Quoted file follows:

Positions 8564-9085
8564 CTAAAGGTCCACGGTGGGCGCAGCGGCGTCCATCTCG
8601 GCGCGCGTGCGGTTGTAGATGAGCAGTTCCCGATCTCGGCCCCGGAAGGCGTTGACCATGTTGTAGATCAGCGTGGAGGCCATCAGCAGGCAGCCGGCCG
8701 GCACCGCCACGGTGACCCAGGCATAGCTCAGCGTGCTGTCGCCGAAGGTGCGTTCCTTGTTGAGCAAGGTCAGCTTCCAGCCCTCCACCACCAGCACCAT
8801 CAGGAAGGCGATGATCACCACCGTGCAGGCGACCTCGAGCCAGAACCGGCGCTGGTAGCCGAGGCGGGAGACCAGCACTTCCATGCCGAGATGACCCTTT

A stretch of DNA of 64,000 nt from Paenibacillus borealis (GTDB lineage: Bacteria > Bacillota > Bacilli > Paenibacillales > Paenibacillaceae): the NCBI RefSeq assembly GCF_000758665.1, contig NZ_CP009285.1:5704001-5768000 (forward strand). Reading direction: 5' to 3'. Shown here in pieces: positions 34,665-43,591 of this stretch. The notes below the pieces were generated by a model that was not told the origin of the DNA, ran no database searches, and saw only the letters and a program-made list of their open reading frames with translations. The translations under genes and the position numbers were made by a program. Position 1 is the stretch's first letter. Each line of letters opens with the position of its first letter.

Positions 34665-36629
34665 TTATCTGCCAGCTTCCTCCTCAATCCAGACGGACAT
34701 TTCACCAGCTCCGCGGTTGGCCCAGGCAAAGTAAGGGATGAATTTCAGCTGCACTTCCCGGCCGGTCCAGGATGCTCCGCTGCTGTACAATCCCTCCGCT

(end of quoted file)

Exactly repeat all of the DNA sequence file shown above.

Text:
Positions 8564-9085
8564 CTAAAGGTCCACGGTGGGCGCAGCGGCGTCCATCTCG
8601 GCGCGCGTGCGGTTGTAGATGAGCAGTTCCCGATCTCGGCCCCGGAAGGCGTTGACCATGTTGTAGATCAGCGTGGAGGCCATCAGCAGGCAGCCGGCCG
8701 GCACCGCCACGGTGACCCAGGCATAGCTCAGCGTGCTGTCGCCGAAGGTGCGTTCCTTGTTGAGCAAGGTCAGCTTCCAGCCCTCCACCACCAGCACCAT
8801 CAGGAAGGCGATGATCACCACCGTGCAGGCGACCTCGAGCCAGAACCGGCGCTGGTAGCCGAGGCGGGAGACCAGCACTTCCATGCCGAGATGACCCTTT

A stretch of DNA of 64,000 nt from Paenibacillus borealis (GTDB lineage: Bacteria > Bacillota > Bacilli > Paenibacillales > Paenibacillaceae): the NCBI RefSeq assembly GCF_000758665.1, contig NZ_CP009285.1:5704001-5768000 (forward strand). Reading direction: 5' to 3'. Shown here in pieces: positions 34,665-43,591 of this stretch. The notes below the pieces were generated by a model that was not told the origin of the DNA, ran no database searches, and saw only the letters and a program-made list of their open reading frames with translations. The translations under genes and the position numbers were made by a program. Position 1 is the stretch's first letter. Each line of letters opens with the position of its first letter.

Positions 34665-36629
34665 TTATCTGCCAGCTTCCTCCTCAATCCAGACGGACAT
34701 TTCACCAGCTCCGCGGTTGGCCCAGGCAAAGTAAGGGATGAATTTCAGCTGCACTTCCCGGCCGGTCCAGGATGCTCCGCTGCTGTACAATCCCTCCGCT